The Eugenics of H. J. Muller: A Look at Scientific Optimism in the 1950s

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Title: The Eugenics of H. J. Muller: A Look at Scientific Optimism in the 1950s
Author: Crowe, Nathan Paul
Advisors: Edith Sylla, Committee Member
Steven Vincent, Committee Member
William Kimler, Committee Chair
Abstract: My thesis focuses on post-World War II eugenics, specifically revolving around the well-known geneticist and eugenicist, Hermann J. Muller. By the 1950s, academic support for eugenics had faded. Refinements in genetics, new sociological and anthropological theories, and reaction to eugenic atrocities significantly undermined the feasibility or acceptability of eugenic programs, particularly in the United States. However, during the 1950s and into the mid-1960s, Hermann J. Muller and other prominent geneticists continued to promote eugenic principles. I posit that previous histories of post-World War II eugenics have inadequately explained the significance of H. J. Muller's eugenics. The rapid progress during the first half of the twentieth century and advances such as the discovery of DNA caused scientific optimism to flourish during the 1950s. Rather than racism or bigotry, scientific optimism motivated H. J. Muller and others to offer eugenics as a viable option for human betterment. Muller and his supporters maintained a strong belief in the power of the gene. Their crucial role in defining the gene, its heredity capacity, and its very conceptual nature, reinforced the belief that the gene was the basis of all life, and at some level, represented the root of all biological and psychological expressions. To Muller and his supporters, the deterministic nature of the gene allowed them to believe that ultimately, if one could manipulate the gene, then one could alter the direction of human evolution, while remaining true to progressive ideals.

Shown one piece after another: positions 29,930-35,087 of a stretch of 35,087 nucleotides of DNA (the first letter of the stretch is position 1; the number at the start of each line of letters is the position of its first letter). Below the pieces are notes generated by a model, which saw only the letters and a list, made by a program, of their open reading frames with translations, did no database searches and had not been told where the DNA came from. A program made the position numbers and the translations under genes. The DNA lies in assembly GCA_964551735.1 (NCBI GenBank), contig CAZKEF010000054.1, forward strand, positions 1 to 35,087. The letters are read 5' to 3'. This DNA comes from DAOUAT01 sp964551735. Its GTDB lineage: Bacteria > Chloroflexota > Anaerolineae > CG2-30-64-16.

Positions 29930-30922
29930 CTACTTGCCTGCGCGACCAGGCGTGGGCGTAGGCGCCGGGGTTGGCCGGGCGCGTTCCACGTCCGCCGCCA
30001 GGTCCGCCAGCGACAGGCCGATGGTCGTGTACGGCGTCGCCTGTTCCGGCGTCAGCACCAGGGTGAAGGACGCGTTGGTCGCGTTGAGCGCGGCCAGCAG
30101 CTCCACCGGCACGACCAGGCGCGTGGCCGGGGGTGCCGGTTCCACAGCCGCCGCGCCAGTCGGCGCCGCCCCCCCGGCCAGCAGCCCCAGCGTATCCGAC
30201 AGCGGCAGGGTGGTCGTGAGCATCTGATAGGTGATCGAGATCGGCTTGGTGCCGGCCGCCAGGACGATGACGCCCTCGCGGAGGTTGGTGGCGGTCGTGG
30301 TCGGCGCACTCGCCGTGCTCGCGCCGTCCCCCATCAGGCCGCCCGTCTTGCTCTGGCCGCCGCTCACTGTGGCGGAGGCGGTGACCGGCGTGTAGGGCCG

Date: 2006-07-13
Degree: MA
Discipline: History

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